Across the category, large pack sizes experienced the strongest declines for the latest week, with 30 packs down 40.3% and 24 packs down 29.4%. However, as a reminder, last year at this time large packs were growing at extraordinarily high rates, so now they are facing equally extraordinarily high comps. On the other hand, small packs had minimal growth at this time last year, and therefore have more manageable comps, with 6 packs down 8.7% and singles up 1.3% for the latest week. These trends are less a reflection
of current performance and more a reflection of last year’s stand-out growth segments.


Convenience channel was the only channel with positive growth trends, up 1.8%. This also is a reflection of last year’s performance and comps, as c-stores were growing at a much slower pace than other channels during this time last year.


While overall growth for Spirits is down 21.2%, there are a few segments that remain up. Ready-to-drink cocktails continue with triple digits (+134%), cognac is up 19%, and tequila is up 3.5% for the week ending March 20, 2021 in off-premise channels. Gin experienced some of the strongest declines, down 32.8%.


However, remember that gin experienced a bump in sales during the initial weeks of the pandemic last year (up 88.8% for week ending 3/21/20), so again, we are comparing to difficult comps. Brandy is down 28.5%, cordials down 11.0%, rum -35.2%, vodka -36.6%, and whiskey -21.%, with American whiskey down 26.8%.


All price tiers in spirits declined compared to year ago. Premiumization in off-premise spirits continues, with ultra premium experiencing the slowest decline, down 1.7%, compared to the premium price tier at -22.9%, mid price tier at -33.1% and value at -25.3%.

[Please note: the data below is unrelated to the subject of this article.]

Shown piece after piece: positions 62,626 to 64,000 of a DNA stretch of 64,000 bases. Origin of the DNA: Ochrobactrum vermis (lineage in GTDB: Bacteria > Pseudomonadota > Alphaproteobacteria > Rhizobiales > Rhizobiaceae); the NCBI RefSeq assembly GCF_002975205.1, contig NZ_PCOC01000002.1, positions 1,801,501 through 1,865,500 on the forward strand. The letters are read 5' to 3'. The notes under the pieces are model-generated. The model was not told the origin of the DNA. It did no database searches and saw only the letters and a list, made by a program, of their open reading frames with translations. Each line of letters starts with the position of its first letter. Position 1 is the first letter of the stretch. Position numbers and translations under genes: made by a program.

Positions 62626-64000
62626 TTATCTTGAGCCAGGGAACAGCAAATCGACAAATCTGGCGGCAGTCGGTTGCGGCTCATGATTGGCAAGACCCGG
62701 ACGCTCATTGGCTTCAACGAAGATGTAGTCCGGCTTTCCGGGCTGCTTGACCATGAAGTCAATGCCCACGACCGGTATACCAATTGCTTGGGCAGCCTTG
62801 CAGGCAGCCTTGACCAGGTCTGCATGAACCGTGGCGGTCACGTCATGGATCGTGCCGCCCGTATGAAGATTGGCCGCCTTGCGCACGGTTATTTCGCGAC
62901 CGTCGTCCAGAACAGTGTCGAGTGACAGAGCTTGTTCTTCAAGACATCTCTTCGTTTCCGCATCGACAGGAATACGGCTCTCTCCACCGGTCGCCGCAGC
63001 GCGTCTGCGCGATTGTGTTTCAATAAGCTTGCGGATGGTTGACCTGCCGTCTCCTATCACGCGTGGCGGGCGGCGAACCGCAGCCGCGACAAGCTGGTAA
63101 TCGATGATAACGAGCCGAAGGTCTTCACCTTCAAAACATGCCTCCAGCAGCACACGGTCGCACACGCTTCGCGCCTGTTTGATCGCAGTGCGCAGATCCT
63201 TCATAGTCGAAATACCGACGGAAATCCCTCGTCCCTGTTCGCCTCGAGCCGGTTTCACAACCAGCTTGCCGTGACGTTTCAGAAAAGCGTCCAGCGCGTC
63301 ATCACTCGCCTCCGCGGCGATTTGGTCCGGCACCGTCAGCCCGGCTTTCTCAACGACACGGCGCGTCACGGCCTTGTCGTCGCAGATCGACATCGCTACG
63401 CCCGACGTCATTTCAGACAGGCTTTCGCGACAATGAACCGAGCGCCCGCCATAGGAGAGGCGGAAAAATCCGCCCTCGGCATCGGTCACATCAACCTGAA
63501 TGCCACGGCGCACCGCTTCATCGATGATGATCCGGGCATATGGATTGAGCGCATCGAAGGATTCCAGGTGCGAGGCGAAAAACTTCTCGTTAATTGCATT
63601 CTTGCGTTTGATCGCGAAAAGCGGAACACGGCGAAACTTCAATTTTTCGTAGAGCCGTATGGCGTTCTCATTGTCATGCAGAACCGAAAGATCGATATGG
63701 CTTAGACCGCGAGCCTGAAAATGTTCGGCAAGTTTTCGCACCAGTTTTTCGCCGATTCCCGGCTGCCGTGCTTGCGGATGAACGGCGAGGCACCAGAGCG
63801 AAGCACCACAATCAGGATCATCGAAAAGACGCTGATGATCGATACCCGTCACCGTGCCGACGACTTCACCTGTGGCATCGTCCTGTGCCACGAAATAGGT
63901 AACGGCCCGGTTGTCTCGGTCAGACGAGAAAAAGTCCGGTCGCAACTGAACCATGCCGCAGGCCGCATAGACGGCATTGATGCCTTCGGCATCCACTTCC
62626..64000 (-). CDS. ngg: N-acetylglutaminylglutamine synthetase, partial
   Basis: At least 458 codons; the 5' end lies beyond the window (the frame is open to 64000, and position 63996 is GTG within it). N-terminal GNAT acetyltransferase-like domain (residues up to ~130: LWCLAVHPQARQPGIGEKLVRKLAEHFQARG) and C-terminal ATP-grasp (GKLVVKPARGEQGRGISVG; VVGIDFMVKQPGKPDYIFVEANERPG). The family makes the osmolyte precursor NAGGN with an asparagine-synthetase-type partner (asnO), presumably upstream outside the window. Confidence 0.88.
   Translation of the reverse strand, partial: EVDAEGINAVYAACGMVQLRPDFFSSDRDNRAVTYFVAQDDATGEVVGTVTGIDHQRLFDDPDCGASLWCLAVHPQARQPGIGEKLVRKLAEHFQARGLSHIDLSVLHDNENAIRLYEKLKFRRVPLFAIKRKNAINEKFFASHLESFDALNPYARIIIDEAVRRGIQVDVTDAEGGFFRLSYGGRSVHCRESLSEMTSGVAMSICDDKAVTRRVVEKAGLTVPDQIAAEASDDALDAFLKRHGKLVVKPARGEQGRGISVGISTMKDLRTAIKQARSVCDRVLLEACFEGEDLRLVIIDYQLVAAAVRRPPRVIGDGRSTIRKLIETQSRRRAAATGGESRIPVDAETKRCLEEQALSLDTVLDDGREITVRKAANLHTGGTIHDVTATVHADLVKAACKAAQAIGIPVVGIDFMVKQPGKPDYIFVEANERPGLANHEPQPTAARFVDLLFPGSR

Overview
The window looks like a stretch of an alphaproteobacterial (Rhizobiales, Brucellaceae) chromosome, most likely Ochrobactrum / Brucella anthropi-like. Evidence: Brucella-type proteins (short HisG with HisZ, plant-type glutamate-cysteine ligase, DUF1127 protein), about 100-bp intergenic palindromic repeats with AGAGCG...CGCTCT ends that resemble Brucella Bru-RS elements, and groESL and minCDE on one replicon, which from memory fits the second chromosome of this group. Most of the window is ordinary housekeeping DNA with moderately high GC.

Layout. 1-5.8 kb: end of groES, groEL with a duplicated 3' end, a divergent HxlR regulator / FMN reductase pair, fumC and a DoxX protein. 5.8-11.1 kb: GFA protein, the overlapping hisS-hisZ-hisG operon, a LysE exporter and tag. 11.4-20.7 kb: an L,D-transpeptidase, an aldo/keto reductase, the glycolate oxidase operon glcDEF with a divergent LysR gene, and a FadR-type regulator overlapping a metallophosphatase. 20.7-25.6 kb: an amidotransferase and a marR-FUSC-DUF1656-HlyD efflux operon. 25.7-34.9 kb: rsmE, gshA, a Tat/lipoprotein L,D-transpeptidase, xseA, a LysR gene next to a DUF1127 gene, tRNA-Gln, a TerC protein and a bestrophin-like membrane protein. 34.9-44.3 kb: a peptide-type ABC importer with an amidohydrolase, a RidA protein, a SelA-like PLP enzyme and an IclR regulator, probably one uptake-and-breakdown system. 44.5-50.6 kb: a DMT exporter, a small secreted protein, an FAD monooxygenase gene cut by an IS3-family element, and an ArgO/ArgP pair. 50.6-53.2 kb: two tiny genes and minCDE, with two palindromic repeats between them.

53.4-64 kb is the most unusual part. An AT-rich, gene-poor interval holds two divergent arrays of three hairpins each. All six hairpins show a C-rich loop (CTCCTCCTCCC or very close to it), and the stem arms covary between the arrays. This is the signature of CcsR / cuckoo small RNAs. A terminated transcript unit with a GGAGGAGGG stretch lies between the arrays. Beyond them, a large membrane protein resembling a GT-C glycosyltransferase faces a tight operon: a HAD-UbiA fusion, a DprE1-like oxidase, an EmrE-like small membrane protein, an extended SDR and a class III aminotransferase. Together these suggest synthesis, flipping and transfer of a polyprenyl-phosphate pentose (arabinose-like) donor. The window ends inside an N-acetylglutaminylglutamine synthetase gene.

Consumer Dynamics

Penetration remains about 1.5-2 pts above monthly norms from 2019. For March and April 2021, we should expect off-premise alcohol penetration rates to remain stable, with similar levels as February, at about 30%-31% penetration. It’s unlikely that we will see an extreme drop in households purchasing off-premise alcohol in the next few months.


The average dollar spend per buyer in the off premise has remained high above norms throughout the pandemic, driven mostly by dollar spend per trip, as opposed to consumers taking more trips. For March and April 2021, we should expect consumer off-premise dollar spend on alcohol to remain at a similar level as Jan & Feb 2021, with slight increases in April, following typical seasonality trends.

On Premise – March 5-8, 2021

NielsenIQ’s on-premise partner, CGA, surveyed 1,584 respondents (drank alcohol in the past 3months and were out in the on premise) in New York, Illinois, California and Texas. Below are some highlights from that survey.


The same venues remain popular as consumers go out after their first outing. However, fine dining restaurants become the third most popular venue (27%) behind independent restaurants (45%) and casual dining chains (44%). This shift moves them ahead of neighborhood bars (24%).


Drinks with food leads as the top occasion for going out to bars and restaurants (47%) highlighting the popularity of the more casual occasion. However with 29% visiting for treat/rewards and celebrations there remains trade up opportunities.


Visiting bars and restaurants with a partner/spouse remains a key group on visits after venues reopened, but visitation with friends and family becomes equally as important especially for 21-34 year olds. 50% have been out with friends since reopening and just 40% with a partner or spouse